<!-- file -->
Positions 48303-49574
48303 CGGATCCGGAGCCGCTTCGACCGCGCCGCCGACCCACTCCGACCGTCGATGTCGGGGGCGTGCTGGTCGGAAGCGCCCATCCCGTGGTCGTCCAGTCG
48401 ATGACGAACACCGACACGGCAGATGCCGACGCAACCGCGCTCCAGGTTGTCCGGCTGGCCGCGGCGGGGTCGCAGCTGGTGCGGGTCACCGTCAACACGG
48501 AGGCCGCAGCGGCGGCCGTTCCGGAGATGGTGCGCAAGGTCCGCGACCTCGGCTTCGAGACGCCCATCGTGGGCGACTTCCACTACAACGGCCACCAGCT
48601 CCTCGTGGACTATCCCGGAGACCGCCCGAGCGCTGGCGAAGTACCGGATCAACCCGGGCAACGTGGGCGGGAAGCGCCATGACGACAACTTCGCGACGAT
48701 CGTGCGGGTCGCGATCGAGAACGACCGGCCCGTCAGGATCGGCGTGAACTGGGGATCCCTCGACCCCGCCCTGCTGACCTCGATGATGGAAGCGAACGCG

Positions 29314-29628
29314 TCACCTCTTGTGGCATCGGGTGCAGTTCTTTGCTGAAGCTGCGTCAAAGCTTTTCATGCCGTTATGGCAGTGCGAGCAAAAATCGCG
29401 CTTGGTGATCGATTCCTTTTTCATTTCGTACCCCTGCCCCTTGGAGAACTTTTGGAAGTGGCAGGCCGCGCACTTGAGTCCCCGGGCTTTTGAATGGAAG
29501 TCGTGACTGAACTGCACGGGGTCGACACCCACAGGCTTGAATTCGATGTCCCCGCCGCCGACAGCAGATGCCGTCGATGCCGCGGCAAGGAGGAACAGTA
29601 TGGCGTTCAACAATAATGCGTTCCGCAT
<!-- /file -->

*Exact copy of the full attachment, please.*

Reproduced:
Positions 48303-49574
48303 CGGATCCGGAGCCGCTTCGACCGCGCCGCCGACCCACTCCGACCGTCGATGTCGGGGGCGTGCTGGTCGGAAGCGCCCATCCCGTGGTCGTCCAGTCG
48401 ATGACGAACACCGACACGGCAGATGCCGACGCAACCGCGCTCCAGGTTGTCCGGCTGGCCGCGGCGGGGTCGCAGCTGGTGCGGGTCACCGTCAACACGG
48501 AGGCCGCAGCGGCGGCCGTTCCGGAGATGGTGCGCAAGGTCCGCGACCTCGGCTTCGAGACGCCCATCGTGGGCGACTTCCACTACAACGGCCACCAGCT
48601 CCTCGTGGACTATCCCGGAGACCGCCCGAGCGCTGGCGAAGTACCGGATCAACCCGGGCAACGTGGGCGGGAAGCGCCATGACGACAACTTCGCGACGAT
48701 CGTGCGGGTCGCGATCGAGAACGACCGGCCCGTCAGGATCGGCGTGAACTGGGGATCCCTCGACCCCGCCCTGCTGACCTCGATGATGGAAGCGAACGCG

Positions 29314-29628
29314 TCACCTCTTGTGGCATCGGGTGCAGTTCTTTGCTGAAGCTGCGTCAAAGCTTTTCATGCCGTTATGGCAGTGCGAGCAAAAATCGCG
29401 CTTGGTGATCGATTCCTTTTTCATTTCGTACCCCTGCCCCTTGGAGAACTTTTGGAAGTGGCAGGCCGCGCACTTGAGTCCCCGGGCTTTTGAATGGAAG
29501 TCGTGACTGAACTGCACGGGGTCGACACCCACAGGCTTGAATTCGATGTCCCCGCCGCCGACAGCAGATGCCGTCGATGCCGCGGCAAGGAGGAACAGTA
29601 TGGCGTTCAACAATAATGCGTTCCGCAT